CNN describes the “gridlock of problems” facing Puerto Rico.
What’s most critically needed is hands-on support and logistical coordination. Puerto Rico needs people who can set up tent housing, distribute food and water and other supplies, provide access to ATMs, work on repairing the electrical grid, maintain generators for hospitals, provide temporary medical facilities and staff, build cellphone towers, remove debris from roads, create makeshift bridges, fly helicopters, and more.
Only military support troops are equipped to handle all those needs. As of Friday, about 4,500 active-duty military forces were on the ground, along with a few thousand local Coast Guard and National Guard members. But according to Phillip Carter, a military specialist at the Center for a New American Security, those numbers are drastically low. “Given the size of Puerto Rico and the U.S. Virgin Islands, and the scale of devastation, it may take a task force of 50,000 service members.”
The real power to fix things lies in the Oval Office. Only Trump can call up the military capacity needed, and it will likely require redirecting troops, particularly those planned for Afghanistan. Such a call-up would also require funding. But the White House has signaled it would not even request such funding until sometime in October.
Trump has insisted that the government has had “tremendous reviews” for its response. “Everybody has said it’s amazing the job we’ve done in Puerto Rico. We’re very proud of it, and I’m going there on Tuesday.”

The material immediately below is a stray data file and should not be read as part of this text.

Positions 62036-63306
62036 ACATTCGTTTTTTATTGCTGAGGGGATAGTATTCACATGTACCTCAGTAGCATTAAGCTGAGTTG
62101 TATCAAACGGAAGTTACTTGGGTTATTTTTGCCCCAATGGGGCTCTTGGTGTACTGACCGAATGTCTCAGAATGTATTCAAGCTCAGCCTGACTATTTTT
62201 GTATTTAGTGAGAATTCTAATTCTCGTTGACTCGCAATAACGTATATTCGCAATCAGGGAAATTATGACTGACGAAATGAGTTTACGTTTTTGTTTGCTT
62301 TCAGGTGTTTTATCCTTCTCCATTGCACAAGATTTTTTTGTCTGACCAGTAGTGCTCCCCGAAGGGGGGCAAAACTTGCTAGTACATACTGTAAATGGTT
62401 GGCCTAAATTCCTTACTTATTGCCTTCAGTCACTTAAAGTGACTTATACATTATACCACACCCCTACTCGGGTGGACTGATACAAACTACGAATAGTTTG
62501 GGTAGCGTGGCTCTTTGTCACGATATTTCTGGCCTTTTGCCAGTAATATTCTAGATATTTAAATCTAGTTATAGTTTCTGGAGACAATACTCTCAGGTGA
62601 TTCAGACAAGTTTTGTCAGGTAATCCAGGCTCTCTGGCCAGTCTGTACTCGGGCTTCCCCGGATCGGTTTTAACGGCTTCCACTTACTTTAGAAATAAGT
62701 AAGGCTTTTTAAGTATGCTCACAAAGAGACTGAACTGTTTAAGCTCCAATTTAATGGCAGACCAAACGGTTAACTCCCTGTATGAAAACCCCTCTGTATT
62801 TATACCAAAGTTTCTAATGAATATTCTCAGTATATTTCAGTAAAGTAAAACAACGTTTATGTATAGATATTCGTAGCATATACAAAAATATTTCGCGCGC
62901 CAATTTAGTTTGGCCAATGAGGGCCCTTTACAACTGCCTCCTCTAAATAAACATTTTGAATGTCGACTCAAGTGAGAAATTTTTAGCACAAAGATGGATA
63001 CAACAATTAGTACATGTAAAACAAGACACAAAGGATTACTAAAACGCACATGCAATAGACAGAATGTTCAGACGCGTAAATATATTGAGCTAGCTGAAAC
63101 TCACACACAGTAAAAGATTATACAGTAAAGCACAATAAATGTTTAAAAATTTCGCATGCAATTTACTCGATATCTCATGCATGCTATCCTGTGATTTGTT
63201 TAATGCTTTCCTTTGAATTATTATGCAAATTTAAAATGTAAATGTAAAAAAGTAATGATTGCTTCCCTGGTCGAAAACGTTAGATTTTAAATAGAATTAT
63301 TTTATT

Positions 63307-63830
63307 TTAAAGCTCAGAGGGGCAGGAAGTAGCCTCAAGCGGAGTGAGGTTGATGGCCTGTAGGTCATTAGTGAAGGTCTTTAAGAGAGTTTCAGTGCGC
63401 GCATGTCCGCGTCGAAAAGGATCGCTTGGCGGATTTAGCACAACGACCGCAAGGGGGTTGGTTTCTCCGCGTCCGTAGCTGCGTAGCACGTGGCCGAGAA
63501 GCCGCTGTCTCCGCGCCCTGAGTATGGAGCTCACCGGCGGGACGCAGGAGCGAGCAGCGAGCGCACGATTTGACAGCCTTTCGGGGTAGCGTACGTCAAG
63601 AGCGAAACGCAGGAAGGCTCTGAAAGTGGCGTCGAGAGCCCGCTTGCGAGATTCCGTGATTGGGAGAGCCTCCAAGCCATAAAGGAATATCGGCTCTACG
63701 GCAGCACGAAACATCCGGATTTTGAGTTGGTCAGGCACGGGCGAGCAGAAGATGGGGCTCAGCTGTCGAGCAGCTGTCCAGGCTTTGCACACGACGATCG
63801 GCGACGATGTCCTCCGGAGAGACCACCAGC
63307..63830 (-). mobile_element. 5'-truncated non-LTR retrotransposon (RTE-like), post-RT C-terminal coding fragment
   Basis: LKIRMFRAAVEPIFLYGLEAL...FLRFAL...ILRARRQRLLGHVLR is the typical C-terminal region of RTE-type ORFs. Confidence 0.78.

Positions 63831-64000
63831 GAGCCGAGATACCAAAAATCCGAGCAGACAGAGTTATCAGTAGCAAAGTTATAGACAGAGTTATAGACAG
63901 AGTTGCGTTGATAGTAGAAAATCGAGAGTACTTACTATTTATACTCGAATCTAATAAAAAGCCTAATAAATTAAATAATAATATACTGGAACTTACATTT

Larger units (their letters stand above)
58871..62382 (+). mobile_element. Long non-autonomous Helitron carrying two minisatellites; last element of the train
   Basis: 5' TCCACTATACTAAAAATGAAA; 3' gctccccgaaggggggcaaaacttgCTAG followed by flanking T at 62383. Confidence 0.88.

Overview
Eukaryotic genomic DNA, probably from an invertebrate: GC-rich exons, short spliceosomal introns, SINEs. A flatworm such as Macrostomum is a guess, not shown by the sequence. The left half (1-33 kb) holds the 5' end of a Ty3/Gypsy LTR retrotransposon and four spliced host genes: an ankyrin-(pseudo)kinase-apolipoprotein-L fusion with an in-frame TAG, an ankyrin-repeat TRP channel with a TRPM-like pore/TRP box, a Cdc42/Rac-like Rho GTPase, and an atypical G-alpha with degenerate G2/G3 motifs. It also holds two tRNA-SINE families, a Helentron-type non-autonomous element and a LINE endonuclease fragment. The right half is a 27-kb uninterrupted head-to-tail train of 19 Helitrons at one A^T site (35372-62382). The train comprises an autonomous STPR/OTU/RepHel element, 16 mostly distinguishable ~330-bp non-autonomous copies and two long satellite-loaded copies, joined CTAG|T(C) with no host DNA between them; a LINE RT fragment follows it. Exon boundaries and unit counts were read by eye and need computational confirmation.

It’s unlikely Trump will receive a warm welcome. Friday afternoon, Mayor Cruz gave an impassioned speech, saying “We are dying here…if we don’t get the food and the water into people’s hands, what we are going to see is something close to a genocide…Mr. Trump, I am begging you to take charge and save lives.”
Early Saturday morning, Trump addressed the mayor’s entreaty via Twitter. He said Puerto Ricans should not depend entirely on the federal government. “They want everything to be done for them when it should be a community effort.”
It’s impossible to imagine the scope of Puerto Rico’s calamity, even for those who’ve survived major U.S. hurricanes in the past. We can’t wrap our minds around this level of destruction, hardship, and suffering. We can’t smell the stench of millions of toilets that have gone unflushed for ten days. We can’t feel the cracked-tongue parch of having little to no water to drink or the fear of not knowing when more water will come.
We can’t grasp what it’s like to go endlessly without cellphones or internet—no way to talk with friends and family, call for help, or just find out what’s happening and what to do next.
Neither can we conceive of having no place to sleep during unlit nights…of waiting 20 hours just to fill one portable container with gas…of living day and night in oppressively humid heat…of listening to babies cry for food and clean diapers until, exhausted, they sleep.
We can’t picture our trees stripped of vegetation and our land left agriculturally barren. We have no clue what we’d do in the face of the diseases that will soon start to spawn and spread. We can’t feel the panic of seeing no relief in sight or of wondering who will be the next to die.
We simply cannot imagine such hardship. Not for a day or a week and certainly not without a light at the end of the tunnel.